By Sydney Schneider
The legal status of cannabis, both for medical and recreational uses, has been a constant source of debate in the U.S. Recently, Colorado legalized recreational marijuana use in small doses, prompting even more discussion about the issue.
To the surprise of many, New York’s Governor Andrew Cuomo is preparing to legalize medical cannabis in the state, which would benefit as many as 100,000 people with chronic pain, cancer and other serious conditions in New York City alone.
However, the law as it is currently written only allows for 20 hospitals across the state to prescribe marijuana to patients with glaucoma, cancer and other diseases (the New York State Department of Health will set these standards later). This would not allow for private dispensaries anywhere in the state, according to the legislation.
Cuomo’s stance on medical marijuana was strongly oppositional as recently as April, when he stated, “I do not support medical marijuana. I understand the pros and cons. I understand the argument. We are looking at it, but at this point, I don’t support medical marijuana.” Now, the benefits for those with health problems have seemed to outweigh any previous hesitations.
Many of Cuomo’s critics insist that his recent stance change is a result of 2014 being a re-election year for him, while still others praise his decision.
Recent polls have shown that the majority of Americans (around 56 percent) support the outright legalization of marijuana, and a huge majority of New Yorkers (a staggering 82 percent) support the legalization of medical cannabis.
It would, therefore, be advantageous for Cuomo to sign this law into effect, bypassing the legislature with executive action, especially at a time when public support for the law runs high and re-elections draw near.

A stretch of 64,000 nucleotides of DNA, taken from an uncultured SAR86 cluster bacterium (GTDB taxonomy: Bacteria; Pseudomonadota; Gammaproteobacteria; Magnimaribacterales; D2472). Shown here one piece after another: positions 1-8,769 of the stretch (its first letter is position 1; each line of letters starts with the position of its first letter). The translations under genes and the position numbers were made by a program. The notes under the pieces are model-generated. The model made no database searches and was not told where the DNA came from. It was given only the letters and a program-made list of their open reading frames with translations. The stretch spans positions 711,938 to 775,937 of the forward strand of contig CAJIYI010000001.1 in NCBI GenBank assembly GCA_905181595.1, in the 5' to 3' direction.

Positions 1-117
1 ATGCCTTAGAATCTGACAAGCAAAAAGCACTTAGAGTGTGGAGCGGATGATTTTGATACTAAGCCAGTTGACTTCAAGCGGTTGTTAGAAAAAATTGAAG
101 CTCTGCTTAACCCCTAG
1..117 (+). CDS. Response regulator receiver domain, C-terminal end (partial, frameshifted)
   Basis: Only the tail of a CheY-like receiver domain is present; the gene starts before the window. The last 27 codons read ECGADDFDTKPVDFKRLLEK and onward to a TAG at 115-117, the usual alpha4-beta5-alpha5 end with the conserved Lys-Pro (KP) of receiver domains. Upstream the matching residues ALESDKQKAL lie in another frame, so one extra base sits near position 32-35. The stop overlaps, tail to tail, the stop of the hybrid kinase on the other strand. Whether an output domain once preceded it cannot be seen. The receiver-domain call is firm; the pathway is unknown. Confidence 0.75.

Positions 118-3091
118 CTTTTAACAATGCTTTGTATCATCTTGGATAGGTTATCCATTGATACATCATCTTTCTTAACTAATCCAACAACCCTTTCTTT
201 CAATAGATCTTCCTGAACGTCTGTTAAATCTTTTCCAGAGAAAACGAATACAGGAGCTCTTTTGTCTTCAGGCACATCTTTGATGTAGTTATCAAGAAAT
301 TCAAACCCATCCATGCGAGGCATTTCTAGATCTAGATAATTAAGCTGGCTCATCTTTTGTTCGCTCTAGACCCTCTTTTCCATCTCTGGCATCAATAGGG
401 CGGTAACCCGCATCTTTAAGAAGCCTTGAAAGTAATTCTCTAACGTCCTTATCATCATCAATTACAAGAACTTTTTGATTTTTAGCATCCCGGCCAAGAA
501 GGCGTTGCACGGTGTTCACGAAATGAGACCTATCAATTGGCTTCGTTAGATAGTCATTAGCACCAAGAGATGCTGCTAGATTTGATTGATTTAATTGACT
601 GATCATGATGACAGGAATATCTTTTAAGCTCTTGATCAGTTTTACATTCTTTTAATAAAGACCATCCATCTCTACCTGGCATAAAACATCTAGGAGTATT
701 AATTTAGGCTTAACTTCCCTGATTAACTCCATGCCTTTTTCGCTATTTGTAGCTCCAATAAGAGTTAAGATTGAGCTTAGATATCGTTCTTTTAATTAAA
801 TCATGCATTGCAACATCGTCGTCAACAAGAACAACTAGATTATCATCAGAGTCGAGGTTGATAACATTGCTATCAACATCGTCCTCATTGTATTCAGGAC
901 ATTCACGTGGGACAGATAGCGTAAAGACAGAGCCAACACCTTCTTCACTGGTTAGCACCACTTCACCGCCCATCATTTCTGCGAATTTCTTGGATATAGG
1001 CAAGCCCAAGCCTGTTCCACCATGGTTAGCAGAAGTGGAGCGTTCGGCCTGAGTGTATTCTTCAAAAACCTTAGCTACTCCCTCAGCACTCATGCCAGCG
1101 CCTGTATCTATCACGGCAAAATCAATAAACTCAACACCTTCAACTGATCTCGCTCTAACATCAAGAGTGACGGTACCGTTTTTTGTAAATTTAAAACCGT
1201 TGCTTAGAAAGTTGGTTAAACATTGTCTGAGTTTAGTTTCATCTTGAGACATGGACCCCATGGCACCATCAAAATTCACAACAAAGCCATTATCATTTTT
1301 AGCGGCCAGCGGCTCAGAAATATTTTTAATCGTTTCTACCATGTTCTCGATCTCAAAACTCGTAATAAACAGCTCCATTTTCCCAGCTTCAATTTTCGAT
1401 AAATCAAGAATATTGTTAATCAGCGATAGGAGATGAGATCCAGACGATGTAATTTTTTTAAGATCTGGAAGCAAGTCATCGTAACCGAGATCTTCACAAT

Associate Professor of political science and Director of Union’s Law and Public Policy Program Bradley D. Hays offered his insights on whether or not he thought that this law change is indicative of further reform. “If you look at Washington and Colorado (the two states that have legalized small amounts of possession and use of marijuana for recreational purposes), both states had medical marijuana first,” he said. “Washington passed its medical marijuana law in 1998 through popular initiative and Colorado passed its in 2000 as a ballot measure. But there are many other states that have not moved from medical to recreational usages and even rejected those moves, such as Nevada.”
Though popular opinion among New Yorkers and Americans seems to favor legalization of the drug, he says, there’s no way to tell whether or not this will lead to the legalization of recreational cannabis.
Hays also added, “I think the more notable change is that New York, once a state with the toughest anti-drug laws in the nation (i.e. the Rockefeller laws), has now begun the process of evaluating whether such harsh penalties for what some people describe as a victimless crime is consistent with the values of New Yorkers.” Some people support the legalization of recreational marijuana because they believe the drug does not harmfully affect the user. They also believe that it would unclutter the prison system of individuals convicted of marijuana possession.
In the end, it is still unclear whether or not Cuomo’s change of heart and subsequent policy change will lead to further reform, but public support (even on a national level) will continue to grow.
Many insist that marijuana is well on its way to becoming fully legal for recreational use, even within the next few years.